After reading The Hellbound Heart my feelings were mixed. While there was no doubt that Barker was one of the most innovative horror writers of the late Twentieth Century, it seemed to me that he was trying too hard, and that the brutally graphic violence and in-your-face sexuality found in The Hellbound Heart greatly overshadowed its characters, plot, and pretty much everything else. And while I have no problem with graphic violence or sex in what I read or watch, I tend to lose interest quickly if it’s merely gratuitous. As a result, I never read more than two or three of Barker’s novels. I greatly admired his creativity, but his writing just wasn’t my cup of tea.

Fast forward twenty-nine years. I’m a lot older, hopefully a little wiser, and browsing the New Arrival section of my library looking for a good book. I’m not having any luck and am just about ready to give up and go home when I see The Scarlet Gospels, Barker’s first novel since 2001, way down on the bottom shelf.

My first instinct is to pass it up, but I’m desperate for something to read, so I take it off the shelf, and just like thirty years ago, I’m persuaded to take it home on the strength of its reviews. On the book jacket are high praises from Stephen King and Peter Straub (two thirds of my own personal Horror Writing Trinity, minus Richard Matheson). Could it be possible that Barker’s writing might have matured in the thirty or so years since I’d last read him?

The answer is a resounding yes.

The Scarlet Gospels is the conclusion to the story introduced in The Hellbound Heart and features hard-boiled paranormal PI Harry D’Amour, one of Barker’s most memorable and likeable characters (D’Amour is also featured in The Last Illusion and Everville). The story begins with D’Amour in New Orleans, working what he believes to be a routine case, when he crosses paths with The Hell Priest.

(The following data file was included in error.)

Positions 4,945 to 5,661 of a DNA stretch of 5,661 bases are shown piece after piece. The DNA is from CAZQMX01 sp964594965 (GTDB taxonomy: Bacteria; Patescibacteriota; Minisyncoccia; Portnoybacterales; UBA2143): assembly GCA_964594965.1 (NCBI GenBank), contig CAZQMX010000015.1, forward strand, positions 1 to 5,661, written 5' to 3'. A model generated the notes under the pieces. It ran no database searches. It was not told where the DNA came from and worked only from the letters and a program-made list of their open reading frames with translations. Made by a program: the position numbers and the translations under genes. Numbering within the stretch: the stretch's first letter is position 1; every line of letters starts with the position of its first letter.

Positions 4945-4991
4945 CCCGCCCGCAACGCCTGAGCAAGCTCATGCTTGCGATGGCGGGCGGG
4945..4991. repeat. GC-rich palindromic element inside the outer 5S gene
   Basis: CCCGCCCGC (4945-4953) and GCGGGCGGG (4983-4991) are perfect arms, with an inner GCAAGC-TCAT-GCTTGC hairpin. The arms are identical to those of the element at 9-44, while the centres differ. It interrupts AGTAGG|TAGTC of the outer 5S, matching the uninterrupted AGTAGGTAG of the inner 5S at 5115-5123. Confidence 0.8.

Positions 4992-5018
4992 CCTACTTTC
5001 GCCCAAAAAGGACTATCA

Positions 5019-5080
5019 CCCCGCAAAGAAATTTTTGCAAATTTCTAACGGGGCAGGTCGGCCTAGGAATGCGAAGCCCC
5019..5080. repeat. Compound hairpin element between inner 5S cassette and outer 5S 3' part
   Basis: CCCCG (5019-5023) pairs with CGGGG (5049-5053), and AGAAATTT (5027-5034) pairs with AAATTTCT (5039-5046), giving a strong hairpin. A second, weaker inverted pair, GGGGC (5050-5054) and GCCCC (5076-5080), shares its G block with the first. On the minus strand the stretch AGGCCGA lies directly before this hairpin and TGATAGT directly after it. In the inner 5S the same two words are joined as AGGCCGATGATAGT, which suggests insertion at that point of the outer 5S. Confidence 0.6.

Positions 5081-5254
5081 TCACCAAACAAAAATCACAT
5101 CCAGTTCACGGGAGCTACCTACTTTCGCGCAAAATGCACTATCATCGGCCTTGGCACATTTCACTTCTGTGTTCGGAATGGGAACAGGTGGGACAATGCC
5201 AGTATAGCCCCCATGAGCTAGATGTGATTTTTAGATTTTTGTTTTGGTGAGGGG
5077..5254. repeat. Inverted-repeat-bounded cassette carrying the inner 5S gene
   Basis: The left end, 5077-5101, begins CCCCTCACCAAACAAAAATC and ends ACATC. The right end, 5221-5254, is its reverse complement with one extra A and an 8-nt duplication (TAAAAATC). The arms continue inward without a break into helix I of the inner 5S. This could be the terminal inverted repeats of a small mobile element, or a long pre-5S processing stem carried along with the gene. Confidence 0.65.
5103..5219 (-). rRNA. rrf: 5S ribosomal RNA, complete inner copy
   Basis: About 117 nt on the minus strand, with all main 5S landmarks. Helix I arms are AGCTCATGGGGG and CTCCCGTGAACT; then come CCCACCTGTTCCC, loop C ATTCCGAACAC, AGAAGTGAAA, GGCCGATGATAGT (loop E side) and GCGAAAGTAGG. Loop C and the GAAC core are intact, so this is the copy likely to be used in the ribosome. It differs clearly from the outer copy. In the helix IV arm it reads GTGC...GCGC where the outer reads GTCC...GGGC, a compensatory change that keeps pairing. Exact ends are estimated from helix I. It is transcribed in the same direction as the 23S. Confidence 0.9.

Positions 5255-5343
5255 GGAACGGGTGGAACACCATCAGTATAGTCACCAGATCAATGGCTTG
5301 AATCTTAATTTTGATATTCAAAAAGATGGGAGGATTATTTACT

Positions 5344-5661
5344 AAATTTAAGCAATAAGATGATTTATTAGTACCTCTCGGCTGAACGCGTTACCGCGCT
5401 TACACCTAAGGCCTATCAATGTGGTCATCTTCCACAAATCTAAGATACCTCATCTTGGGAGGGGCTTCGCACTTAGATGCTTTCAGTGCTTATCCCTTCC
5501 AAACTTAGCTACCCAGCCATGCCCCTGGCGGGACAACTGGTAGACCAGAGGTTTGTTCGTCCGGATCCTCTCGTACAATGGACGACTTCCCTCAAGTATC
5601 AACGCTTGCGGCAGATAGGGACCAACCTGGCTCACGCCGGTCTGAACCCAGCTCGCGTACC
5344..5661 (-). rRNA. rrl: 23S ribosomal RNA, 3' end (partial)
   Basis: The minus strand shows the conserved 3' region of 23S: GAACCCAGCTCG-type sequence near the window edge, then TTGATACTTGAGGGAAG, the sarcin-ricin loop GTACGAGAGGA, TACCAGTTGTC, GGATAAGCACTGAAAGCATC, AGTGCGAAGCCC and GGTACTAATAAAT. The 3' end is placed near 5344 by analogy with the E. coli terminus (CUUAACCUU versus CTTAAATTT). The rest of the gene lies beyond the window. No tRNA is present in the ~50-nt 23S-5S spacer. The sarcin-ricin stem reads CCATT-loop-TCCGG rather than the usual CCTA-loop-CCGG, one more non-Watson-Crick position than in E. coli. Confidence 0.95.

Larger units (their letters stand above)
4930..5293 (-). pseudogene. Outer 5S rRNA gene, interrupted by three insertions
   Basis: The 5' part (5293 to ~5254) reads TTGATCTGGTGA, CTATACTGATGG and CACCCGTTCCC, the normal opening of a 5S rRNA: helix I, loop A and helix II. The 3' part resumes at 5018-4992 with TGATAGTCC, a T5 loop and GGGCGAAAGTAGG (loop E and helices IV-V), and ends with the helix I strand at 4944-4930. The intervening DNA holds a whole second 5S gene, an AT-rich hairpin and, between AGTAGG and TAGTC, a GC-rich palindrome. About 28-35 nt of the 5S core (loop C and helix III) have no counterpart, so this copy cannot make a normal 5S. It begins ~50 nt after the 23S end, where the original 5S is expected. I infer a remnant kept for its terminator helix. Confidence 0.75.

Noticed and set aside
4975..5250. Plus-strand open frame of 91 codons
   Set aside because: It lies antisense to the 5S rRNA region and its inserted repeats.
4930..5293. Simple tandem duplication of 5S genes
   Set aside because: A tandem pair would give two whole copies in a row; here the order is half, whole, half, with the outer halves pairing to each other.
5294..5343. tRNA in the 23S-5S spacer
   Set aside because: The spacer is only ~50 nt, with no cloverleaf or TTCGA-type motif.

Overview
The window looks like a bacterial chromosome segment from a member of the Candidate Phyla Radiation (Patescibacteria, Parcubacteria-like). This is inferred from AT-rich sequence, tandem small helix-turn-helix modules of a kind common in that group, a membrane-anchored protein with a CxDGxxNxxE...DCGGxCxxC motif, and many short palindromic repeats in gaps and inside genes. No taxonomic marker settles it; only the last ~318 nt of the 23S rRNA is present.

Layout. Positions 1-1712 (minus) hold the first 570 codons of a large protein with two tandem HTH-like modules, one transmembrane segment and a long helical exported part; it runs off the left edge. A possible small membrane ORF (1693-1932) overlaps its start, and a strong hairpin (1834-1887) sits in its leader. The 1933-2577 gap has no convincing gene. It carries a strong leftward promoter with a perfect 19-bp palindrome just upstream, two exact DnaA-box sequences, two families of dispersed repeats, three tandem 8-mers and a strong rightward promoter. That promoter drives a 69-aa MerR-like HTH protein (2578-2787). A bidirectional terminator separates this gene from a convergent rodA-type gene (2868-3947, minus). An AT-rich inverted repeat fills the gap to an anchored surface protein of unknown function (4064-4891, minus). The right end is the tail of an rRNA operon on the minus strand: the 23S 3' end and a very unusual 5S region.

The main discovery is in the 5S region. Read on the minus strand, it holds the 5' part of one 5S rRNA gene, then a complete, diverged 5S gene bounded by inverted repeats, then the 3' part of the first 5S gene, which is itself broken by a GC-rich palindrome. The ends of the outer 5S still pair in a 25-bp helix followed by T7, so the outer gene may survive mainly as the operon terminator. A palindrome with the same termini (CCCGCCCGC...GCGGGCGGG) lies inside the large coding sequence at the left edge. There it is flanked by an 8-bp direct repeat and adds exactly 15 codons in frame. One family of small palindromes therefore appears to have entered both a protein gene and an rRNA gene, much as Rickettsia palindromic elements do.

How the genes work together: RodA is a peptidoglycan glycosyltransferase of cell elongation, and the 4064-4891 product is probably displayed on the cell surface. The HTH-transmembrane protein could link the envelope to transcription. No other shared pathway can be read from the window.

It seems that Harry’s body of work, which often involves battling demons and other infernal forces, has given him a certain degree of infamy in Hell. It is for this reason that The Hell Priest seeks out D’Amour and makes him an offer he can’t refuse. He wants D’Amour to become his Witness, and chronicle his upcoming revolt against Hell’s established powers.

D’Amour refuses. This leads The Hell Priest to capture Harry’s most beloved friend and mentor, Norma Paine, and drag her into Hell, knowing that D’Amour will be forced to follow him into the Abyss in hopes of rescuing her. Harry capitulates, and along with a ragtag band of his closest friends, descends into Hell to settle the score with The Hell Priest once and for all. Along the way he comes face to face with all the considerable horrors that Hell has to offer and must fight to save not only his life, but his very soul.